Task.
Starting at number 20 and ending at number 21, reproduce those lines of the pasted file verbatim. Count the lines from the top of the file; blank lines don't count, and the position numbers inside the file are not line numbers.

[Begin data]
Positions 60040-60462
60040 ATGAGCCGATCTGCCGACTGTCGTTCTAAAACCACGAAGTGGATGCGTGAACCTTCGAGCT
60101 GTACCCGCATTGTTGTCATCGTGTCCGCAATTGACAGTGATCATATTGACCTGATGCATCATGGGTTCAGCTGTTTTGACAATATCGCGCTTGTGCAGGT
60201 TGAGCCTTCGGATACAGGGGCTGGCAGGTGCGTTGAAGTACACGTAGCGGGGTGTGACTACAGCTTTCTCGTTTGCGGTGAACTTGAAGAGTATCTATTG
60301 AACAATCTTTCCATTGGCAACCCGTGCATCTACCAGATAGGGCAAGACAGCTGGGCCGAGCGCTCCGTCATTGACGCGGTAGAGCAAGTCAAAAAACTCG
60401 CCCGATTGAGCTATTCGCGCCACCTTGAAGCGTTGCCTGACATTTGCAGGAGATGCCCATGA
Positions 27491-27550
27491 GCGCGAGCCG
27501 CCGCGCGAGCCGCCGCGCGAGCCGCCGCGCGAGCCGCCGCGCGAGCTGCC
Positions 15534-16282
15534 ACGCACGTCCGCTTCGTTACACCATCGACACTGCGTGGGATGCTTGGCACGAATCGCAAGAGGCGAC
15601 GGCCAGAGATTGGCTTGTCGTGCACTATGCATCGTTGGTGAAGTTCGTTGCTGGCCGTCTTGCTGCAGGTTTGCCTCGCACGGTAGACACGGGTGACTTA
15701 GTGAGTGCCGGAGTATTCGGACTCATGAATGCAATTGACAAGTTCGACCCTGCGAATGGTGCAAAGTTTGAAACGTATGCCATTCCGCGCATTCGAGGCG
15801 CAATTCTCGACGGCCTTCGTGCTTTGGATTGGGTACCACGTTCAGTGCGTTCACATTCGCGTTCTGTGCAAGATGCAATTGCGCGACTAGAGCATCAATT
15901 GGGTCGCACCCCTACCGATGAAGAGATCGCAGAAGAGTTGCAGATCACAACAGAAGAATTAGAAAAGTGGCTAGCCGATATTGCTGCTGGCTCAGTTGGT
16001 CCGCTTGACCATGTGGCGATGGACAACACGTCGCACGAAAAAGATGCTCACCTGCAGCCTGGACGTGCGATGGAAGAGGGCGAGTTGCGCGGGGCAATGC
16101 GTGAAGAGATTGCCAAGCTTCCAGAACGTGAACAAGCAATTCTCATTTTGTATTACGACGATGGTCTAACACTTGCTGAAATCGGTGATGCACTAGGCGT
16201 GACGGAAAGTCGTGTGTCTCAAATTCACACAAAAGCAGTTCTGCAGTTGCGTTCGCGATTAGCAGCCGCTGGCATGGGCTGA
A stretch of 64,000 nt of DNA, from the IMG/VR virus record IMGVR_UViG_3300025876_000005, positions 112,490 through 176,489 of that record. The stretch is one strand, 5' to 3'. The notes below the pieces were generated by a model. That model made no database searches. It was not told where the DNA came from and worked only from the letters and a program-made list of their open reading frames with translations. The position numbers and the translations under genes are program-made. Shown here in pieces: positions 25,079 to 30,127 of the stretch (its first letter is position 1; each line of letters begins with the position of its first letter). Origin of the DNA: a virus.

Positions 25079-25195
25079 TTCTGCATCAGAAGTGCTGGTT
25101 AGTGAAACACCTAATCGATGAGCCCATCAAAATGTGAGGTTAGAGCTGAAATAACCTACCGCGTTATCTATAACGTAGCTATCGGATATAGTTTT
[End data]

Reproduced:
Positions 25079-25195
25079 TTCTGCATCAGAAGTGCTGGTT